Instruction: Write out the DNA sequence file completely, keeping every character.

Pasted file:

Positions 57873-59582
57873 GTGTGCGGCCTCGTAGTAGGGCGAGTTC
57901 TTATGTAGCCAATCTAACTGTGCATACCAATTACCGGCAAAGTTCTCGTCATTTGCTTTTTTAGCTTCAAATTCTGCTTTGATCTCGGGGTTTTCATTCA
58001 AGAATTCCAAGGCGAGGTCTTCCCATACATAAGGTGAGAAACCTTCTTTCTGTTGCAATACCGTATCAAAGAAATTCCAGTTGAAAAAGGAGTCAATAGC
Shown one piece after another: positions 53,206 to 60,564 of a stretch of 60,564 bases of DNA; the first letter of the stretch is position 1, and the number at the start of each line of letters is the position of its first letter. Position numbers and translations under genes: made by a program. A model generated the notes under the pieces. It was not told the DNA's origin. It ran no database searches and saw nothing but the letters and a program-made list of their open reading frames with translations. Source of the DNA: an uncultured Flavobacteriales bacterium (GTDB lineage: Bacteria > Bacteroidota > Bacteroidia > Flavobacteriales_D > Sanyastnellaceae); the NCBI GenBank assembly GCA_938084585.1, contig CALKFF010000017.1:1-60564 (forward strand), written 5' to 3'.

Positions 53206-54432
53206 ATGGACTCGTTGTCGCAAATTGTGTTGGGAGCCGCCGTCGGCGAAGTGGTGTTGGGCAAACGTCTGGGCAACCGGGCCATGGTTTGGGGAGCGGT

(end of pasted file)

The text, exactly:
Positions 57873-59582
57873 GTGTGCGGCCTCGTAGTAGGGCGAGTTC
57901 TTATGTAGCCAATCTAACTGTGCATACCAATTACCGGCAAAGTTCTCGTCATTTGCTTTTTTAGCTTCAAATTCTGCTTTGATCTCGGGGTTTTCATTCA
58001 AGAATTCCAAGGCGAGGTCTTCCCATACATAAGGTGAGAAACCTTCTTTCTGTTGCAATACCGTATCAAAGAAATTCCAGTTGAAAAAGGAGTCAATAGC
Shown one piece after another: positions 53,206 to 60,564 of a stretch of 60,564 bases of DNA; the first letter of the stretch is position 1, and the number at the start of each line of letters is the position of its first letter. Position numbers and translations under genes: made by a program. A model generated the notes under the pieces. It was not told the DNA's origin. It ran no database searches and saw nothing but the letters and a program-made list of their open reading frames with translations. Source of the DNA: an uncultured Flavobacteriales bacterium (GTDB lineage: Bacteria > Bacteroidota > Bacteroidia > Flavobacteriales_D > Sanyastnellaceae); the NCBI GenBank assembly GCA_938084585.1, contig CALKFF010000017.1:1-60564 (forward strand), written 5' to 3'.

Positions 53206-54432
53206 ATGGACTCGTTGTCGCAAATTGTGTTGGGAGCCGCCGTCGGCGAAGTGGTGTTGGGCAAACGTCTGGGCAACCGGGCCATGGTTTGGGGAGCGGT